Chronic lung disease deaths up almost 20% since 1990

Chronic lung disease deaths up almost 20% since 1990

Take a deep, long breath.

Can you do that without pain, shortness of breath or coughing? If the answer is yes, be grateful. A growing number of people around the world cannot.

Chronic lung disease is becoming more and more of a problem worldwide. Asthma, chronic obstructive pulmonary disease, interstitial lung disease and other ailments fall into this category.

According to data from a global study, deaths from these and other lung diseases increased by 18% between 1990 and 2017. Nearly 4 million people died of one of these illnesses in 2017, up from 3.3 million in 1990. Researchers from China described the findings in an article published in the British Medical Journal.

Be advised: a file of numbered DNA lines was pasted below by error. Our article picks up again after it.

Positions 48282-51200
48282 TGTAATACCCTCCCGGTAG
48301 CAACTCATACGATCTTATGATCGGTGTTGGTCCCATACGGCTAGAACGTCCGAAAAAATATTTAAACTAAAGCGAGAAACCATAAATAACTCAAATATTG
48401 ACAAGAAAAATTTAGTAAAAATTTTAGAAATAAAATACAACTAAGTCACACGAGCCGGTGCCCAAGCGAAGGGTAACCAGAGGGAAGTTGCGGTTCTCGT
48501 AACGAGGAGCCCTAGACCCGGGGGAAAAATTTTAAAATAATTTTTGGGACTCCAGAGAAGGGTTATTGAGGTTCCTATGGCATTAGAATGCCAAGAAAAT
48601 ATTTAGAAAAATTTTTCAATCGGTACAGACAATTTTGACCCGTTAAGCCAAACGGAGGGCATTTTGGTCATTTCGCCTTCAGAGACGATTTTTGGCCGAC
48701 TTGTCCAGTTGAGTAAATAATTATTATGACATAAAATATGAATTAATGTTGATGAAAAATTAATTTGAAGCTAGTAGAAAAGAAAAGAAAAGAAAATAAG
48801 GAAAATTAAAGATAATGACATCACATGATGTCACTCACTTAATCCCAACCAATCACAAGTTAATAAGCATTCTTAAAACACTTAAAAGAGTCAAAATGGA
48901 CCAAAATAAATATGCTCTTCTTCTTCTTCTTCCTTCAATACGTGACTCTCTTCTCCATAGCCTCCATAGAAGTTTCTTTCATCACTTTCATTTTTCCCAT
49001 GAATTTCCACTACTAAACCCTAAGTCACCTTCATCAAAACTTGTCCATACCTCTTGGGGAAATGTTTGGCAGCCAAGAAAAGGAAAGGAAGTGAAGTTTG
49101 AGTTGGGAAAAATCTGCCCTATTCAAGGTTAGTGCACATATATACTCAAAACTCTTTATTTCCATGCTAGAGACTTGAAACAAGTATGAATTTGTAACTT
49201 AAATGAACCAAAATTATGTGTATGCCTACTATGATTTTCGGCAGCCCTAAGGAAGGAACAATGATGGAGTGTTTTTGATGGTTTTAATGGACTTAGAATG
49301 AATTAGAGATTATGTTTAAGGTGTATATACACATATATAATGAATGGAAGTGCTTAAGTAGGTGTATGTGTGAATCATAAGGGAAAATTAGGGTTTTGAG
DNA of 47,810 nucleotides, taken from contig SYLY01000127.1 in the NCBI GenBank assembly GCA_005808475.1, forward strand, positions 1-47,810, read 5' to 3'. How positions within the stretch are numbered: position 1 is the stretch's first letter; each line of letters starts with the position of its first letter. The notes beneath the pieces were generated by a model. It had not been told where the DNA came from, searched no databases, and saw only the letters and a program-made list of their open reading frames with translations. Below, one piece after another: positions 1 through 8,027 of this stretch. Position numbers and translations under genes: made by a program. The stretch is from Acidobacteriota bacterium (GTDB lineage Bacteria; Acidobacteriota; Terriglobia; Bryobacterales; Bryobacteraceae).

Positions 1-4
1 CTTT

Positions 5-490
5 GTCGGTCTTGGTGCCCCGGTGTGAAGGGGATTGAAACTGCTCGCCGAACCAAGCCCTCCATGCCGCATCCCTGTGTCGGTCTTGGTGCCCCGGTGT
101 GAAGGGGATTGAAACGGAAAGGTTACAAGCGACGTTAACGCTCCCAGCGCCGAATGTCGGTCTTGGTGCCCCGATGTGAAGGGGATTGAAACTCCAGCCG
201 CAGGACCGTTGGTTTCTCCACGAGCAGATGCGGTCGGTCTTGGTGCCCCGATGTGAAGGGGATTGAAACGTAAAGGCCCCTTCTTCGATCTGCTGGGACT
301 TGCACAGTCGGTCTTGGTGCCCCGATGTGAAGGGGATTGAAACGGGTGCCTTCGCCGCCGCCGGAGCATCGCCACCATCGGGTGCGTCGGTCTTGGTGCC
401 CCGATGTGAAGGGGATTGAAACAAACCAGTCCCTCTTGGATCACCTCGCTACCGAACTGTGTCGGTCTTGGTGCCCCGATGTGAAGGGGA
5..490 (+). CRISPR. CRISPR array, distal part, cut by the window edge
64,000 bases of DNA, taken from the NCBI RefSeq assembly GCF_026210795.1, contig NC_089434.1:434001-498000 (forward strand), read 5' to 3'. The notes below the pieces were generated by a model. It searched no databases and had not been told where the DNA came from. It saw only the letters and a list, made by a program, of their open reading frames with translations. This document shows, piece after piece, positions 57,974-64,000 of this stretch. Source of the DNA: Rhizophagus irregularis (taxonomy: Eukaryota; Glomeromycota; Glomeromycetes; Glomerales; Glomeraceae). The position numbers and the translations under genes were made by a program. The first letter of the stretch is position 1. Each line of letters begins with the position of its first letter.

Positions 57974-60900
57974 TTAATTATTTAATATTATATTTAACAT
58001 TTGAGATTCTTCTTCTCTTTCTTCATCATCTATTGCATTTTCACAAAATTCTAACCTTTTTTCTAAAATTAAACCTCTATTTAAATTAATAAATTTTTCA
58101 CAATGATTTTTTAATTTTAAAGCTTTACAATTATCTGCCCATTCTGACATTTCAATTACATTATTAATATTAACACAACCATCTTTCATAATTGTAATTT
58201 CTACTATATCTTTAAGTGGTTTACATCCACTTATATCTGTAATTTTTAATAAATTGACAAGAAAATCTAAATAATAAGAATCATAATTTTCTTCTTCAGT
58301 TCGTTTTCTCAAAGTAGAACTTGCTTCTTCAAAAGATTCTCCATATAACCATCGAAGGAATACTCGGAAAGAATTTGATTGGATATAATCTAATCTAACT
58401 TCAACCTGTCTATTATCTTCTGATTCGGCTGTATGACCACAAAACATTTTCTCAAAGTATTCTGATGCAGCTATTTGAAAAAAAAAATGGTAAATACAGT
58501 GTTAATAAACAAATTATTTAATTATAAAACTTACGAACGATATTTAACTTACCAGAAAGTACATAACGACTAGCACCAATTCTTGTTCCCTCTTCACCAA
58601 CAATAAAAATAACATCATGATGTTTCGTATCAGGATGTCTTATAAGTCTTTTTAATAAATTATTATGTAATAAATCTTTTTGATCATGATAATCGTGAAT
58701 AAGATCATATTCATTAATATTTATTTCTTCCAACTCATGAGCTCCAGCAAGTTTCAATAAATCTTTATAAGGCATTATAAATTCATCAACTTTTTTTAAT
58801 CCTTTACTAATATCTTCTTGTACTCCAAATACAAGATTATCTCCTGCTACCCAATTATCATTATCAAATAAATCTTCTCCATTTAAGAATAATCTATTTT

The culprits driving this trend are not surprising. They are the predictable nemeses of respiratory health.

Obesity, air pollution and smoking each take a major toll on our lungs. Sadly, since 2013, obesity has taken over as the greatest contributor to asthma. And, in 2017, 1.4 million lung-disease deaths were caused by smoking.

Another great risk factor for chronic lung disease, and death from it, is living in a nation with poor socioeconomic status. Lack of access to health care and preventive resources drives up illness and deaths in these areas. And, for those who do get to a doctor, treatment often is not as good as in wealthier nations.

Age plays a major role, too. People age 70 or older saw the greatest increase in lung disease deaths.

While you can’t do anything about your age, you can protect your lungs. Don’t smoke, do your best to maintain a healthy weight and steer clear of air pollution as much as possible. Your lungs are worth it!

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